“Let me go!” she yells.

“Roz! Where are you?” he hears himself say, but when he moves in the direction of her voice, the deck somehow grows longer.

“Help her!” he screams, but it is dead silent. No one is around. 

He awakens with a start.

He is not on the cruise ship. He is at home, in the master bedroom of their house. Still breathing hard, he sees that Roz must be up from her nap already. That’s all. She’s fine. He closes his eyes again and presses his head to the pillow. A few more minutes of sleep won’t hurt anyone.

* * * * *

Alex steers his car through the subdivision’s wide streets. In the passenger seat, Trevor holds onto the paper takeout bag. 

“I wonder if Cameron’s parents are going to come here,” Alex says. “I’ve never met them."

“I wouldn’t want to, if I were them."

“Yeah…” But Alex’s attention is stolen away by what he sees at the Brooks house.

“What the fuck?” Trevor exclaims as Alex motors toward the driveway.

The two of them stare at Trevor’s mother, hanging out of a second-story window as she grips the windowsill with both hands. 

“Mom!” Trevor screams as he jumps out of the car before Alex has even put it in park.

“Help!” Roz shouts, her voice blasting through the still summer air. 

Trevor races toward the front door. “I’m coming!”

Alex’s limbs barely seem to be working as he gets out of the car. Transfixed by the terrible scene, he sees a figure through the upstairs window, a baseball cap pulled low over its face.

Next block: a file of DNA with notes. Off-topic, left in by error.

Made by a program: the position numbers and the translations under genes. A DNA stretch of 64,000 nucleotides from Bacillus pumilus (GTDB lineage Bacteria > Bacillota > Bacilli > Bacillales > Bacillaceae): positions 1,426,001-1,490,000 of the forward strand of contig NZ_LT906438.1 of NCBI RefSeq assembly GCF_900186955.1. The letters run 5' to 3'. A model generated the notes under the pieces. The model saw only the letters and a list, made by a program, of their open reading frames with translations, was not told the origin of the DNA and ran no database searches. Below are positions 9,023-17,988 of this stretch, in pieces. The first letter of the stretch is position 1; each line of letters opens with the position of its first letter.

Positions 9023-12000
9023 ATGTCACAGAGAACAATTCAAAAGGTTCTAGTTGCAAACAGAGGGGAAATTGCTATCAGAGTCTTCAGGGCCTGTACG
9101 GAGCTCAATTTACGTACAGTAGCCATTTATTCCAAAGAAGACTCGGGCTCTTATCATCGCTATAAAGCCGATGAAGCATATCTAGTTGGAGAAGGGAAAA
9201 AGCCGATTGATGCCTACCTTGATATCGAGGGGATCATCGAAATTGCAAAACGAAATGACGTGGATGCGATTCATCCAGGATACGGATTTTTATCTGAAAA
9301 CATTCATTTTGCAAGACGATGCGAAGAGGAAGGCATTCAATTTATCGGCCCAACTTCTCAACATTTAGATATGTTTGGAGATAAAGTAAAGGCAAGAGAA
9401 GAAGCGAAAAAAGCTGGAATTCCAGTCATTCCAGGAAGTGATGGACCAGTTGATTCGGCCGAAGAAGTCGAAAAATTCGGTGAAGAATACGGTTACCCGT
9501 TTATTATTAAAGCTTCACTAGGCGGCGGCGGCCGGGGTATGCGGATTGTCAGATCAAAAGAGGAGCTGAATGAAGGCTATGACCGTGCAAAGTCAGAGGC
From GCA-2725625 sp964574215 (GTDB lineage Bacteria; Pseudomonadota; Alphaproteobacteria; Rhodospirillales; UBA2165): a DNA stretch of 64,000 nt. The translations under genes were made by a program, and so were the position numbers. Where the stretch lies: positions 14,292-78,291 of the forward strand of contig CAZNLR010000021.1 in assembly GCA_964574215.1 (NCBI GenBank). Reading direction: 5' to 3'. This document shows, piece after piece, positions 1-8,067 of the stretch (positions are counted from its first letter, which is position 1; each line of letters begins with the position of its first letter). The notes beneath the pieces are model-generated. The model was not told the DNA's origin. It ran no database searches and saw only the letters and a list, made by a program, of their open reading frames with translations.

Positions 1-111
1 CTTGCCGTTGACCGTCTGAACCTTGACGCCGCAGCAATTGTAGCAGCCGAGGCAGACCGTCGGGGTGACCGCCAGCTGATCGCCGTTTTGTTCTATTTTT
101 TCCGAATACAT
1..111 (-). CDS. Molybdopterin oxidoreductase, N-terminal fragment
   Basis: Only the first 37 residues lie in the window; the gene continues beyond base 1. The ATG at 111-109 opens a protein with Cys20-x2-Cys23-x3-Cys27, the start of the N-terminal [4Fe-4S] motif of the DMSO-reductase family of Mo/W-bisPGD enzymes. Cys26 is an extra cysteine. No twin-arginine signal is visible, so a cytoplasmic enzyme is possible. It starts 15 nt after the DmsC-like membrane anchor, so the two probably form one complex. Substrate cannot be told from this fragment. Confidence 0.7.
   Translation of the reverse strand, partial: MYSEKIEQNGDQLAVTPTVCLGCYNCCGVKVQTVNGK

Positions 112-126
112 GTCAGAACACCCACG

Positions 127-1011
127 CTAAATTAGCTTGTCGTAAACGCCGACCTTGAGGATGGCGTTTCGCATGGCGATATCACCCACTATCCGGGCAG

Trevor Brooks

“There’s someone in there,” he says as he pushes the car door open.

“I’m coming, Mom!” Trevor repeats frantically.

Alex runs over to position himself beneath Roz. He wonders if he could catch her, or if the force would knock them both out. He looks around desperately for something to soften any fall she might have. 

“Help!” Roz cries out in desperation.

“Who’s in there?” Alex asks. The puzzle pieces are sliding into place, but he doesn’t have the focus to put them together or make sense of them right now. He sees Trevor fumbling to unlock the front door to the house. 

“It’s him!” Roz says, looking down at Alex with wild panic in her face. “It’s—"

But before she can say the name, the window slams down on her fingers, and Alex watches in horror as Roz loses her grip and plummets to the driveway.


Will Roz survive her fall?
Will Trevor be able to corner the killer?
Discuss it all in the Footprints Forum now!

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Tuesday, Sept. 01, 2015